Just over one year has passed since the devastating Tianjin blasts in China. So what has the insurance industry learned from the event?
On 12 August 2015, a series of devastating explosions at the Tianjin port in China, killed 173 people and injured at least 800. Fireballs and shockwaves destroyed containers and caused major damage to warehouses, production facilities and homes.
One year on, insurers, loss adjusters and reinsurers have reflected on some of the key lessons learned from the incident.
Gen Re property/casualty regional claims manager Edmund Fernandez said the event may change future thinking on accumulation risk.
“The widespread property, infrastructure, marine, motor vehicle and injury claims arising from this event exposed many insurers and reinsurers to claims from multiple lines of business and involving multiple policyholders,” he said.
“There is no question that with an event like Tianjin, most insurers and reinsurers would have been taken by surprise at the level of risk accumulation they experienced.”
Fernandez said the event highlighted the need for companies, and insurers, to gather data around the turnover of shipping containers – that is, the average time they remain at a particular port or terminal can assist carriers in determining their market share in a particular location at any given time.
“Possessing this information would provide added certainty of potential exposure and avoid the potential for unintended risk accumulation.”
Munich Re agreed.
It added that the Tianjin blasts proved that it is not only natural catastrophes that produce considerable accumulated losses.
“Disasters due to human error can have the same effect,” it said.
“Tianjin can serve as an example, prompting close scrutiny of accumulation risks not only in the case of large port facilities but also for large warehouses and industrial parks.
“This applies with regard to the concentration of very different types of freight in a narrowly circumscribed area, as well as in respect of the risks presented by industrial enterprises or infrastructure in the surrounding area.”
Claims are still being settled from Tianjin, but Munich Re estimates the insured loss figures at about €3bn ($4.34bn).
Talanx Group, owner of Hannover Re and industrial insurer HDI, said it received about €150m in claims from the event.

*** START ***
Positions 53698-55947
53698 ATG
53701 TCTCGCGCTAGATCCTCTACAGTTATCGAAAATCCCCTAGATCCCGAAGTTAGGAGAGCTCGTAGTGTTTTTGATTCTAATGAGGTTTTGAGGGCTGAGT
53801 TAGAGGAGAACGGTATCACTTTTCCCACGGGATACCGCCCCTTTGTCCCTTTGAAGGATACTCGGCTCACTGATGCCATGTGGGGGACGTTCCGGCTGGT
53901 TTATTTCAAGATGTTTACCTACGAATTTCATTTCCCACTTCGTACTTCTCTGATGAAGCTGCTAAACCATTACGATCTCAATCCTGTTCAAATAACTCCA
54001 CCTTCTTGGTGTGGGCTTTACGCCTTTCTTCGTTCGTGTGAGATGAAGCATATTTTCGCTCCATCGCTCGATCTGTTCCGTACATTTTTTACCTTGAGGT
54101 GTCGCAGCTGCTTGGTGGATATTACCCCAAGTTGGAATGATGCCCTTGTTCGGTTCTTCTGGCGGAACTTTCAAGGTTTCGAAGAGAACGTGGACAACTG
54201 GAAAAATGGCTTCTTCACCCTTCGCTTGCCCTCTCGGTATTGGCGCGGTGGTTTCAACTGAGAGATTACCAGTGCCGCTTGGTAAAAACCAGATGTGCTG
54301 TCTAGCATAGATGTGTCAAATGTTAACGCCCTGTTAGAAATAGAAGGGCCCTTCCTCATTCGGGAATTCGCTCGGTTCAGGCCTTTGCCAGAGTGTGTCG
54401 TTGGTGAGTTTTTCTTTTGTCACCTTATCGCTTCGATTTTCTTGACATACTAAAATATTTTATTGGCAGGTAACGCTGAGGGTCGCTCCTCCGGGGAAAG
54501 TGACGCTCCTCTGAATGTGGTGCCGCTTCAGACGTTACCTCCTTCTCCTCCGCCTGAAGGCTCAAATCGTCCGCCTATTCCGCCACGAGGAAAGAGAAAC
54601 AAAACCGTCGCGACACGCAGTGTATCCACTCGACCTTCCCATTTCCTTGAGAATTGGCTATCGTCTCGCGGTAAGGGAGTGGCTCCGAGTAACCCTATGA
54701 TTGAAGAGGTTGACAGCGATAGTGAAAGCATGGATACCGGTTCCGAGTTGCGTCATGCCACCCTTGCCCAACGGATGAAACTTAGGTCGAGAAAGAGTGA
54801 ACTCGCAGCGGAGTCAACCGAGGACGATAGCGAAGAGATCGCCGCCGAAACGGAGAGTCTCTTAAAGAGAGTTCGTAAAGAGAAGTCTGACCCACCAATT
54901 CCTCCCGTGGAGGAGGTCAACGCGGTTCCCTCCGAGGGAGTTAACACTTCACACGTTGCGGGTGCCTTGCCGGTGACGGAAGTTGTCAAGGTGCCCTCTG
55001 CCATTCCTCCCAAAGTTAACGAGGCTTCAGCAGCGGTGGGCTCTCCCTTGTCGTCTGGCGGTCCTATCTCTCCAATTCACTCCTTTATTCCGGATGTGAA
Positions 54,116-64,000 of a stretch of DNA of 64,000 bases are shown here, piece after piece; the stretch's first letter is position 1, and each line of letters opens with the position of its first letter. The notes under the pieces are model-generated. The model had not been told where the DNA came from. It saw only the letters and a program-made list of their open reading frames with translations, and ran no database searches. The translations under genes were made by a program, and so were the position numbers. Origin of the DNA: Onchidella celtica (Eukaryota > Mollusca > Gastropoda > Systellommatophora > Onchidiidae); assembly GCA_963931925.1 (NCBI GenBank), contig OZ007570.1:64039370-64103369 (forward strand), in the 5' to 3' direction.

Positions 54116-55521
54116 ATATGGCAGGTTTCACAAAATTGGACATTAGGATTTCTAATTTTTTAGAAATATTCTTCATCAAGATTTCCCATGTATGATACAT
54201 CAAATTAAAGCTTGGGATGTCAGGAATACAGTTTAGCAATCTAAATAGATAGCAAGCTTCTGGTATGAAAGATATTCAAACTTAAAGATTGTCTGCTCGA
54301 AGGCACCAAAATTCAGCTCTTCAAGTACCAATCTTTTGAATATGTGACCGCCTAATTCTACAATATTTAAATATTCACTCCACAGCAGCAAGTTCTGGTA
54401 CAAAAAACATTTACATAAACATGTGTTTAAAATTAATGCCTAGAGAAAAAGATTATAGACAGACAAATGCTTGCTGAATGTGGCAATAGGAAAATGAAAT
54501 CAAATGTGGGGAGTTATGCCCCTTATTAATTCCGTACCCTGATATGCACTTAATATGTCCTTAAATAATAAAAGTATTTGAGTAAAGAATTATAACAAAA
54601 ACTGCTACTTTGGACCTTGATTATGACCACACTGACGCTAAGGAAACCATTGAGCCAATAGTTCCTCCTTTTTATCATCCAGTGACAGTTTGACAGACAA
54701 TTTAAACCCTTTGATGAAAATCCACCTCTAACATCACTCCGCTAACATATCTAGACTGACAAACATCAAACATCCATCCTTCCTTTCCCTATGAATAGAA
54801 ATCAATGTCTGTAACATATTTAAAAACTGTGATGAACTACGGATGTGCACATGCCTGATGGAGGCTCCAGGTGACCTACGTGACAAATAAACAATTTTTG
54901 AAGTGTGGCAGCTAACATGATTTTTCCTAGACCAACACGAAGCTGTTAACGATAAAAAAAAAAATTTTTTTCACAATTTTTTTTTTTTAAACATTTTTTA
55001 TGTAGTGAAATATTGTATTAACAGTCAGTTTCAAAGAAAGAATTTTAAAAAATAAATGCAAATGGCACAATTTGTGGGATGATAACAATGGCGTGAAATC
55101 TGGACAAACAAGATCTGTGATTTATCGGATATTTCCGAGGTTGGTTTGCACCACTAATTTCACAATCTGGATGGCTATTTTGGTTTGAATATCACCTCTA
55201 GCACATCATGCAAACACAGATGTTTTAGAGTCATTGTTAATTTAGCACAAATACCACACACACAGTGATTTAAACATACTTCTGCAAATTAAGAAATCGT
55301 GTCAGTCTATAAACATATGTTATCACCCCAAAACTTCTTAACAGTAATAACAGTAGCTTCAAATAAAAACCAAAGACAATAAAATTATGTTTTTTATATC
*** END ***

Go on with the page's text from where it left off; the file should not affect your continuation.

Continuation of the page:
HDI marine underwriting manager Asia-Pacific Kai Brüggemann said the losses were not immediately evident owing to the delays in getting access to the site.
“The problem with Tianjin was that the grade of destruction was not initially clear. So you could not say, for example, that within 1km from the blast you had a 100% loss, at 2km you had 80% loss. You could initially only estimate your exposure,” he said.
Brüggemann added that the event highlighted the unique risk management challenges of operating in a country like China.
“The risk management situation in China is something which is very difficult to influence from a western point of view,” he said. “Of course you can have discussions about safety issues, but it would be naive in my point of view to think that you can change things.”
Instead, Brüggemann said their clients had reassessed their supply chains as a result of the blast.
“That’s something you can influence. If you can have more diversified supply chains then you can do much for the risk management in your company.”
Crawford & Co Technical Director Paul Spurdle said there were a number of government and regulatory implications from the Tianjin disaster.
“[Chinese authorities] are now going to impose far stricter controls on the storage of dangerous goods,” he said.
“It seems that the inspections [previously] were fairly lax and people were storing far more chemicals than they were allowed to and also some chemicals without a license. These factors should have been picked up and they weren’t, so they are now more strictly monitoring these facilities,” he said.
In addition to increased safety audits of storage facilities and chemical facilities, the government is also trying to impose zoning for chemical manufacturers.
“Because of the greater focus that the government is placing on the storage and movement of dangerous goods, warehouse operators are now reluctant to accept those goods,” Spurdle said.
The incident also highlighted the need for greater education, he said.
“110 fire fighters died in the explosion in trying to put out the blaze. That’s a significant loss of life and clearly better training and better information is needed around the chemicals: where they are, what’s the reaction to water, and reaction to the mixture of chemicals, explosions, flammable gasses - that kind of thing.”